Your Next Steps
So where do you go from here? If you want even more stats, head over to our big post with 101 sales statistics.
These email statistics should all provide you some high-level insights you can use to improve your email outreach campaign. Start by using one of our recommended sales prospecting tools to find prospects, then use the insights you learned from these email statistics to optimize your prospect outreach using these email outreach tools. However, you won’t know if your new efforts are truly making you more effective or more productive unless you have a way to objectively measure your own results. The data points above apply to an average of thousands of people, but you’ll need to get a read on your own, personal metrics if you want to show improvement.
That’s where EmailAnalytics comes into play. Our software integrates with Gmail’s API to provide you with real-time analytics on your email usage. You’ll learn how long it takes you to write and read emails, how soon you’re following up with your leads, how your email conversations play out, and how often you’re emailing the various contacts in your account. Best of all, you can chart these data over the course of weeks and months, so you can see how your new email strategies and habits are affecting your abilities in real-time. It’s an all-purpose Gmail statistics tool.
In the meantime, you can check out other posts on our blog for more tips and tricks you can use to enhance your performance, including these 101 Gmail tricks and hacks that can turn you into an email master, this list of B2B lead generation tools, and these sales email follow up templates and sales email templates that actually work.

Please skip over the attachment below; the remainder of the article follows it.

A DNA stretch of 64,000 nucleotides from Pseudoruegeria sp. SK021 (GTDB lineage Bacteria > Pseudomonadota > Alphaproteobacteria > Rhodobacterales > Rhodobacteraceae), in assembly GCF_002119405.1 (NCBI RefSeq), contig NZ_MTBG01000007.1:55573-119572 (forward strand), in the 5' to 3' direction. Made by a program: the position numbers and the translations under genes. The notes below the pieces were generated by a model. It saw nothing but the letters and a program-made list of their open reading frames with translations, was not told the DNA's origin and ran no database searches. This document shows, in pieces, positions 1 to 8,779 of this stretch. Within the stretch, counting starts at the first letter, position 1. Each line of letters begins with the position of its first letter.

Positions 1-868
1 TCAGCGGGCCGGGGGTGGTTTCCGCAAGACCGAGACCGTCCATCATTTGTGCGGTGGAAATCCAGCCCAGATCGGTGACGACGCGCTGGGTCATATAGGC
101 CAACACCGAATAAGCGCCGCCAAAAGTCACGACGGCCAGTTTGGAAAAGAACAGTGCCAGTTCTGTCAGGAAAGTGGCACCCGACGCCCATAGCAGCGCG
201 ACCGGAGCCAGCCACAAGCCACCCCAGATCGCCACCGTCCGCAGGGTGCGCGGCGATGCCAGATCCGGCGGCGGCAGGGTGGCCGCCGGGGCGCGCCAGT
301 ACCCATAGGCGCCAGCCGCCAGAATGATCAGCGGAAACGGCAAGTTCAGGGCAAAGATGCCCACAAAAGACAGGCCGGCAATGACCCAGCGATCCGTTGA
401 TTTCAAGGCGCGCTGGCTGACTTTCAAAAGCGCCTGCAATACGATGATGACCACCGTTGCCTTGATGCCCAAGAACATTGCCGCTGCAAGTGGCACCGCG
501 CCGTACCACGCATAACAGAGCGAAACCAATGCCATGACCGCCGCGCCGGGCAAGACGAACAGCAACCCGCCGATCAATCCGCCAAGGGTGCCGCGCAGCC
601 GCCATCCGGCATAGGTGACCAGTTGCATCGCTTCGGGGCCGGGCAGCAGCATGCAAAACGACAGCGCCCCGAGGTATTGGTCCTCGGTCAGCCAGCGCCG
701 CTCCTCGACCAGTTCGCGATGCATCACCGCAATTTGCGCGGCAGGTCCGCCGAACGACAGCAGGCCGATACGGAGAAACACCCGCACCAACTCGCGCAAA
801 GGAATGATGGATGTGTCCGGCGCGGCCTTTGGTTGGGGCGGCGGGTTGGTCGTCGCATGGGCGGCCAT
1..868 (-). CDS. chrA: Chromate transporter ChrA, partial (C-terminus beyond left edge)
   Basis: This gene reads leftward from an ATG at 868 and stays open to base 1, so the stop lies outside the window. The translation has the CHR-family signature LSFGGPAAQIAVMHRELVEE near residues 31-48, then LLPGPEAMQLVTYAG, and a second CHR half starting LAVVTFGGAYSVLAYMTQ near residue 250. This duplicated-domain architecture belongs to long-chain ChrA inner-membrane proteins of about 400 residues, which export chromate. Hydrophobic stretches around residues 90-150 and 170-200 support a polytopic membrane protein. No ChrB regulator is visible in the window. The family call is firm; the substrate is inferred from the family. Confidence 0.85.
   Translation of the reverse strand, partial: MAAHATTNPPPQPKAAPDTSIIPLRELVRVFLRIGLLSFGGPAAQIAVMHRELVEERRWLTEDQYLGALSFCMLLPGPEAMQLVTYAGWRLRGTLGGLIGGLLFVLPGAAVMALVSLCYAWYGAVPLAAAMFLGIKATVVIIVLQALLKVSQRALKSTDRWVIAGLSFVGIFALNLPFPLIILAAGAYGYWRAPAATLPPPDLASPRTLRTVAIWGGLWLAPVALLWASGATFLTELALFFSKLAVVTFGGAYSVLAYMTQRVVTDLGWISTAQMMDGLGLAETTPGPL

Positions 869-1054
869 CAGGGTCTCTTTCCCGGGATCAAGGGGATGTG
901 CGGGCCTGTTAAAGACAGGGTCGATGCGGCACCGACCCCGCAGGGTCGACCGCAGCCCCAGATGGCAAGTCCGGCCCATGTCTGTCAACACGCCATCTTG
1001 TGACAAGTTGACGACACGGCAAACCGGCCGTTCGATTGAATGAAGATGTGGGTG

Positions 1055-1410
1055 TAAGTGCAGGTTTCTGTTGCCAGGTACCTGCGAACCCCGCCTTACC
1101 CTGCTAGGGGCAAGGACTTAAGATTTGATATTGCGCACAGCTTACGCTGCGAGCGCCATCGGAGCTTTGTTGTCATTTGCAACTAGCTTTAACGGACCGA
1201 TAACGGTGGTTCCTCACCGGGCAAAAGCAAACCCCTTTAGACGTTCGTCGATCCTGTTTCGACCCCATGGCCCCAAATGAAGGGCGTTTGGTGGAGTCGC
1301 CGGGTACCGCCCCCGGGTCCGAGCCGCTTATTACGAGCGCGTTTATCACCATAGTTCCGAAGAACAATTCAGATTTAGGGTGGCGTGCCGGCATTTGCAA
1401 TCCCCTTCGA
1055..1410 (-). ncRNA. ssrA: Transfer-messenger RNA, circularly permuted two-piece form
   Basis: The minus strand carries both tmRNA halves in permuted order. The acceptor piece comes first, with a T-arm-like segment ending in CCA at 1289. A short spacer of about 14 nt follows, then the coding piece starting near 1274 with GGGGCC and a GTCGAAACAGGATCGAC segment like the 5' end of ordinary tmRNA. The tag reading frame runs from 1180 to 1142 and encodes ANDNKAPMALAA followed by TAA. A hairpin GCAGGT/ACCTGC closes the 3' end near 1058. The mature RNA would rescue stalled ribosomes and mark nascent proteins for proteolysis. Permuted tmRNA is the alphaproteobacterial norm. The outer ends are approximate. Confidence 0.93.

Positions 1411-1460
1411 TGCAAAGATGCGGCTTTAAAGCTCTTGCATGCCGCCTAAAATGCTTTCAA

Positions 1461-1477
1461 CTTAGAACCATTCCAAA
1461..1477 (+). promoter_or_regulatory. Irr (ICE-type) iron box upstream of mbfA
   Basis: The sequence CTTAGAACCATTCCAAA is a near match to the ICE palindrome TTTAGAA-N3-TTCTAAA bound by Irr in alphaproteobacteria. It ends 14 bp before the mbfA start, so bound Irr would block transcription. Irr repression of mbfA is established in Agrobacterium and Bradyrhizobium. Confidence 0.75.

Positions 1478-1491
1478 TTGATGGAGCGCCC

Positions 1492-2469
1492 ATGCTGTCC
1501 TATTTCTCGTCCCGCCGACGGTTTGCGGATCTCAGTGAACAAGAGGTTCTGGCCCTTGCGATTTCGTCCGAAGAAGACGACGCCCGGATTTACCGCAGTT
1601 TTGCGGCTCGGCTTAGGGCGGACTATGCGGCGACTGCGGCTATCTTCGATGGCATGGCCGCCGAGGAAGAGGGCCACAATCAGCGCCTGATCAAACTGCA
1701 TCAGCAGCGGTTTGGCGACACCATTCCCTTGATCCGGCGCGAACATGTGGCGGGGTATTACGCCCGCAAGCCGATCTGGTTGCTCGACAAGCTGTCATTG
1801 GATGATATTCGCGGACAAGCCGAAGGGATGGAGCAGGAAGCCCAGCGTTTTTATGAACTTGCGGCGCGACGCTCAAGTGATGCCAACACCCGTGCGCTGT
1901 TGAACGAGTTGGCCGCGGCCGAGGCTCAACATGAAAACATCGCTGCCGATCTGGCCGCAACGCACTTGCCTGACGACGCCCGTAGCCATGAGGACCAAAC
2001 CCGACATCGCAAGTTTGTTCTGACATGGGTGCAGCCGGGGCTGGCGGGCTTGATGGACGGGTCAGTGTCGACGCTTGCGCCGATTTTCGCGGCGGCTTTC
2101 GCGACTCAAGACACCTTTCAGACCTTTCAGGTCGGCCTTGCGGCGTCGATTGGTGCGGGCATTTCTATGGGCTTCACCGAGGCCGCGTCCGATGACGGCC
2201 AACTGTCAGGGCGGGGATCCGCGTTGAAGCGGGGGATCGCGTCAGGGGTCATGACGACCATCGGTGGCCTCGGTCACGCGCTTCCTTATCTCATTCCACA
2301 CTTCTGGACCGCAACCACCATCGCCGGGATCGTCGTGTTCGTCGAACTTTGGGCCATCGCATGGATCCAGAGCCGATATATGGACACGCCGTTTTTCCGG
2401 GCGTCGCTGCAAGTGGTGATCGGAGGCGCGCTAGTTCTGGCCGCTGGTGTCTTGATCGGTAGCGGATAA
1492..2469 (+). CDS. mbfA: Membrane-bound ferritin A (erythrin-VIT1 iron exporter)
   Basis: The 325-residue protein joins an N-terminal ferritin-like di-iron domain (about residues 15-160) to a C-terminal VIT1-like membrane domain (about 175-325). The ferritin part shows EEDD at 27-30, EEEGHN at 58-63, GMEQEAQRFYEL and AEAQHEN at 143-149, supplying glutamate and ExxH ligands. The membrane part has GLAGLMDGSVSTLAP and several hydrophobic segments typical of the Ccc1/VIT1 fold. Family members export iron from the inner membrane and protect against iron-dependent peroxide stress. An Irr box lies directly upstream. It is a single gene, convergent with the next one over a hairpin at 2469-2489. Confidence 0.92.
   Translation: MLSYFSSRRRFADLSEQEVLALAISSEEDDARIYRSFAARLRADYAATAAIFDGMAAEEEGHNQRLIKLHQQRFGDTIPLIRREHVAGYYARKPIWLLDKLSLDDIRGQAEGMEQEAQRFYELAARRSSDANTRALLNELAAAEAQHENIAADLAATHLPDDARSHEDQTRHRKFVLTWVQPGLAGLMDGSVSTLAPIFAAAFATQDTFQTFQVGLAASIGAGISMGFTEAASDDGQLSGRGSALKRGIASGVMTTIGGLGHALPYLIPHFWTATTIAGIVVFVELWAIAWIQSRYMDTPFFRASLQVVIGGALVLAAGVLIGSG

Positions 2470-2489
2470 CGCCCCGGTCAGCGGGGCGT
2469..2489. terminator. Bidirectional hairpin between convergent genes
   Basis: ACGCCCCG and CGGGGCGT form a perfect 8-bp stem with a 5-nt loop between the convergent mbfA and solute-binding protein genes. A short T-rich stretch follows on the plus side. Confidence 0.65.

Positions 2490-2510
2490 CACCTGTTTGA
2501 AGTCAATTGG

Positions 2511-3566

If you’re ready to give EmailAnalytics a try, sign up for our free 14-day trial! No credit card required!
Email Statistics FAQ
What are the most important email statistics for sales reps to know?
35-50% of buyers choose the vendor that responds first, and 7% of companies respond within 5 minutes of a form submission. Accordingly, responding quickly to new lead emails (ideally in less than 5 minutes) is crucial for increasing sales and conversion rates.
What are email statistics?
Email statistics are data-driven numerical facts about email usage and behavior. They can be used to strategically inform email marketing or sales outreach campaigns, among many other uses.
How can I learn email statistics about my own email usage?
You can use a third-party email analytics tool (such as EmailAnalytics) to find email statistics about your own email activity. These statistics can include measurements such as average email response time, open rates, click-through rates, and more.
Jayson is a long-time columnist for Forbes, Entrepreneur, BusinessInsider, Inc.com, and various other major media publications, where he has authored over 1,000 articles since 2012, covering technology, marketing, and entrepreneurship. He keynoted the 2013 MarketingProfs University, and won the “Entrepreneur Blogger of the Year” award in 2015 from the Oxford Center for Entrepreneurs. In 2010, he founded a marketing agency that appeared on the Inc. 5000 before exiting it in January of 2019, and he is now the CEO of EmailAnalytics.